Sometime back it was mentioned in an article that the gun is overweight (20 tons) compared to similar guns from other countries(15 tons) and the burst mode is not implemented yet. I am curious whether these two points are correct or just outcome of stupid journalism !!Indigenous artillery gun passes high-altitude winter test in Sikkim - Times of India
The month-long winter trials of the indigenously-developed 155mm/52 calibre Advanced Towed Artillery Gun System (ATAGS) have achieved the desired results, an official from the Defence Research and Development Organisation has said. The weapon system is a joint effort by the DRDO and the private sector.
The trials were conducted by a group of scientists from the city-based Armament Research and Development Establishment (ARDE) and army officers at an elevation of 11,000 feet in Sikkim. “Scientists and soldiers tested the gun in extremely cold conditions. It delivered positive firing results even in -20 degree Celsius,” the DRDO official said.
The official said the gun’s mobility, a crucial factor in high-altitude warfare, was favourable too. “All mobility parameters were checked during the trials,” the official said. Last year, the gun’s desert trials were held from August 24 to September 7. Results from these trials were positive too.
The ATAGS has an allelectric drive, which is better than traditional hydraulic drives of other towed guns. The electric drives of the ATAGS allows better control while opening and closing of the breech mechanism and while ramming the next round into the firing chamber.
Sources added that the gun is expected to become a part of the Indian Army by the year 2020.
A very good development . one more step towards made in India Artillery.OFB upgradation test of 155mm howitzers successful
Ordnance Factories Board is now expecting at least 300 orders for upgrading existing 130mm artillery guns to 155mm from the Indian Army.
By : Rohit KVN
155mm artillery gun in L39, L45 and L52 configurations displayed at an Indian Army showcase eventWiki Commons/ Gopal Aggarwal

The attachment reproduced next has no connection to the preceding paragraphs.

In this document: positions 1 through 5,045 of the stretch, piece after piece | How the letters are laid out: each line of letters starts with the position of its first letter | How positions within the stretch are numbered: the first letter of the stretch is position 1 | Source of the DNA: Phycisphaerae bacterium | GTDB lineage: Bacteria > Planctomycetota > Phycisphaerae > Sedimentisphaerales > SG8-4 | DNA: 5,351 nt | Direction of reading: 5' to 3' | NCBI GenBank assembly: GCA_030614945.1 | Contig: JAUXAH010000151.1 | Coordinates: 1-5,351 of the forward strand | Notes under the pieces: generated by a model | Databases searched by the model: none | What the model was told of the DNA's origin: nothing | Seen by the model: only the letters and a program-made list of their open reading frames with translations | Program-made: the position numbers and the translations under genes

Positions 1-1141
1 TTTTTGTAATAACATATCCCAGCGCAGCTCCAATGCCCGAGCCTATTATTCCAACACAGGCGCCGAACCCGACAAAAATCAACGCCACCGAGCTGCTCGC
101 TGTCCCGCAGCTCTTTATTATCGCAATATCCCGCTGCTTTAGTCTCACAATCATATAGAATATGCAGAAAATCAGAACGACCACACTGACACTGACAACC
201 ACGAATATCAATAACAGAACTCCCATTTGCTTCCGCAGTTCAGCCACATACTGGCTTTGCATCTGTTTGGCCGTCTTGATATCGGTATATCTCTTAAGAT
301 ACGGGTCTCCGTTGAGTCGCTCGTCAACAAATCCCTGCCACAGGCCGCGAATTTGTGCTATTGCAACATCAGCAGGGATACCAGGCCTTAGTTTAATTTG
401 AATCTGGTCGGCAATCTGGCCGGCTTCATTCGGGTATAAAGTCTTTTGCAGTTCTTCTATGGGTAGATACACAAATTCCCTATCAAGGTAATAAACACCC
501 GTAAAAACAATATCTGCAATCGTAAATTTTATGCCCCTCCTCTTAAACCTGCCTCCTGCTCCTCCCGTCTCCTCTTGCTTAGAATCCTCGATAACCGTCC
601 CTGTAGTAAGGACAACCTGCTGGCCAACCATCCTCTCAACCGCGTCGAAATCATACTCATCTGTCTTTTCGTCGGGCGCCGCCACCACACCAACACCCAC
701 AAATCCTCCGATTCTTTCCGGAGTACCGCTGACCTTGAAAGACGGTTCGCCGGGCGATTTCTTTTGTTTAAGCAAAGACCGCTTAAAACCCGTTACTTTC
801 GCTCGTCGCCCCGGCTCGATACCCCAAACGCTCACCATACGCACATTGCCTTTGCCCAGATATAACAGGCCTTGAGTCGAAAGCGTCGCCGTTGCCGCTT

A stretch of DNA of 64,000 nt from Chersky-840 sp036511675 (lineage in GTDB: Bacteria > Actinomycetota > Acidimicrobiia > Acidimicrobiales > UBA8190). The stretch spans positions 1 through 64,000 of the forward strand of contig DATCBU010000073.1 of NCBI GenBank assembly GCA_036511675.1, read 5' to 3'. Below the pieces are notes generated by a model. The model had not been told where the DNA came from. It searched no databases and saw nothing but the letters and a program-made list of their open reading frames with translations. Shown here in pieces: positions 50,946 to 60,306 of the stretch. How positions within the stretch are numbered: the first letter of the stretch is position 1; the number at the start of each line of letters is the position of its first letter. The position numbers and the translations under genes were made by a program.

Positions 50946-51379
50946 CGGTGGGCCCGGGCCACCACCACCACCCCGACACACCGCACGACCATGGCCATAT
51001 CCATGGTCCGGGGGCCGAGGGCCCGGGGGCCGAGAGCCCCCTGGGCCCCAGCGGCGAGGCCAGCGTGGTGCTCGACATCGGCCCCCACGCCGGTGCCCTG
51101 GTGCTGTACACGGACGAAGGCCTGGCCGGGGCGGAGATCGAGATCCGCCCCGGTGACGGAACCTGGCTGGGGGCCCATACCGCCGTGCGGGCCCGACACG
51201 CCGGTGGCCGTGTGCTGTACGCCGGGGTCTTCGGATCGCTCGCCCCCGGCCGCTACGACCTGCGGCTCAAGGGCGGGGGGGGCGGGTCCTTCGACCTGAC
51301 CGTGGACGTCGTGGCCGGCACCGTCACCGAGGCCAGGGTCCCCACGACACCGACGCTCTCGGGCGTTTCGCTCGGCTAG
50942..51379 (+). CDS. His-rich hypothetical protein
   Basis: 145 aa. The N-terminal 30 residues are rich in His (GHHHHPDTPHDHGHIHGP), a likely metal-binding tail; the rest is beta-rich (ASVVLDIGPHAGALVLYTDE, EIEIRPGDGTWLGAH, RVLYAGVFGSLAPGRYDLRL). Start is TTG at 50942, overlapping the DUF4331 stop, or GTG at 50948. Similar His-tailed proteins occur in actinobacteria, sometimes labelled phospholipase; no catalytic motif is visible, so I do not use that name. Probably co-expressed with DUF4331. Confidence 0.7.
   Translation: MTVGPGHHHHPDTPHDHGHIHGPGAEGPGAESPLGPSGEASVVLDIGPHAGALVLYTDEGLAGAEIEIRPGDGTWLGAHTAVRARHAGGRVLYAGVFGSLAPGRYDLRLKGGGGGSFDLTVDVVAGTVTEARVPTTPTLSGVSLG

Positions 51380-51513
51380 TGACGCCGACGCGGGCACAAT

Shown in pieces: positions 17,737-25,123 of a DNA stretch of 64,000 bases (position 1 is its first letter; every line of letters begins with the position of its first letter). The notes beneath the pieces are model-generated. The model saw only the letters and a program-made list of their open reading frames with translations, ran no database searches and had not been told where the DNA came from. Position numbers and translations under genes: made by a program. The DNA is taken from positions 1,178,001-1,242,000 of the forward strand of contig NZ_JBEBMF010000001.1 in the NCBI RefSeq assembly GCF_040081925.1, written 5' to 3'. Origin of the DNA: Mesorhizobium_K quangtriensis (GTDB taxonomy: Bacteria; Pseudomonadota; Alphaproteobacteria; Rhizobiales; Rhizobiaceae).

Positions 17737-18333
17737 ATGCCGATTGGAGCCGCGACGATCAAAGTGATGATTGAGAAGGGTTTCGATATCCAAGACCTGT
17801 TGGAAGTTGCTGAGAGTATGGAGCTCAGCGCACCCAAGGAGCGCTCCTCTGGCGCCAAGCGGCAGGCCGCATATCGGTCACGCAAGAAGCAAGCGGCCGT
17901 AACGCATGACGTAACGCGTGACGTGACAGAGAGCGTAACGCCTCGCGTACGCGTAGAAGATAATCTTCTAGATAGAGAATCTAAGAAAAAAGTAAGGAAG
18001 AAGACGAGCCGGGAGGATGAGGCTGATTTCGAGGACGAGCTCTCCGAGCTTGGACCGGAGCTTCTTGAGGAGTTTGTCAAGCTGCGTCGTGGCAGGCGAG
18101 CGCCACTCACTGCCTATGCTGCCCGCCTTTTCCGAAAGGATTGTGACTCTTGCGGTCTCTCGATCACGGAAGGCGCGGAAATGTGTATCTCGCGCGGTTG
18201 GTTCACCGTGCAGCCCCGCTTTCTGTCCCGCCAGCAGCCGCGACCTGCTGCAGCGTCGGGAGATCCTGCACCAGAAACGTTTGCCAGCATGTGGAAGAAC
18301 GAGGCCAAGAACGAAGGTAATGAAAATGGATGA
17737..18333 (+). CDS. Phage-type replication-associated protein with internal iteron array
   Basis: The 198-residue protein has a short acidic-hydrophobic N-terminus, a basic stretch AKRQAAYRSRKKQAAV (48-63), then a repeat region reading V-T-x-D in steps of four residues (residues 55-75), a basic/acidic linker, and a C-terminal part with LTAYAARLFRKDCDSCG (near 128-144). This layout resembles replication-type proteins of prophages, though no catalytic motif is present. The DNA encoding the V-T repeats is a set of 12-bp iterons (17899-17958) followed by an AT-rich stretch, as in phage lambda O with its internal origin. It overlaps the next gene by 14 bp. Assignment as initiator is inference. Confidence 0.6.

State-run Ordnance Factories Board (OFB) has announced to have successfully conducted the 'upgunning' (user evaluation) of 130 mm to 155 howitzers at its Nalanda factory unit in Bihar.
"The cost of a new 155-mm artillery gun comes to around Rs 15 crore, while the upgradation has been done for just Rs one crore for each, thus saving the exchequer a lot of money," PTI quoted
OFB chairman S K Chourasia as saying.
With the successful test, OFB is optimistic about getting at least 300 field gun upgradation orders if not more from Indian Army. OFB is yet to start delivering similar 155mm Dhanush howitzers to Indian Army that were ordered earlier.
Indian Army is awaiting 155mm Advanced Towed Artillery Gun (ATAG) system developed by Defence Research and Development Organisation (DRDO).
Currently, the army is using 130mm field guns and some imported howitzers. If they order from OFB, it will help cut down on the costs. Also, the 155mm field guns will provide soldiers longer target range up to 36km while the former offers only 27km range.
Hari Mohan, OFB member (Weapons, Vehicles, and Equipment), during the media briefing, said the company is collaborating with premier IITs (Indian Institute of Technology) at Mumbai, Kanpur, and Kharagpur for speeding up the upgradation of outdated military equipment and also the development of newer defense weapons.
On a related note, OFB will be showcasing the Dhanush howitzers at DefExpo 2018 and has the potential to attract foreign buyers at the Chennai event next month (April 11-14).
Four Facts About Dhanush Howitzers:
- Dhanush field gun is designed and manufactured by OFB
- It houses a barrel, screw-type breech mechanism, muzzle brake, recoil (Electro-rheological/Magneto-rheological) mechanism can fire 155/52 mm caliber ammunition with a firing range of up to 42 km
- Dhanush howitzers can fire three rounds in 15 seconds in 'Burst mode', while in 'Intense mode', it can shoot 15 rounds in three minutes. In 'Sustained mode', it can fire 60 rounds in 60 minutes
- Though Dhanush design is rumored to be inspired from Bofors howitzers, the former is said to be 20 to 25 percent better than the latter in terms of range, accuracy, consistency, low and high angle of fire and shoot-and-scoot ability.
India should target to build all types of artillery within next 15 years. We are already doing reasonably good in areas of SAMs and cruise missiles. Only major hurdle is MBT. If India can break that barrier, by 2035 our land forces can drastically reduce dependency on imported stuff.A very good development . one more step towards made in India Artillery.
Hopefully we will be self reliant in Artillery in coming days and no need to import.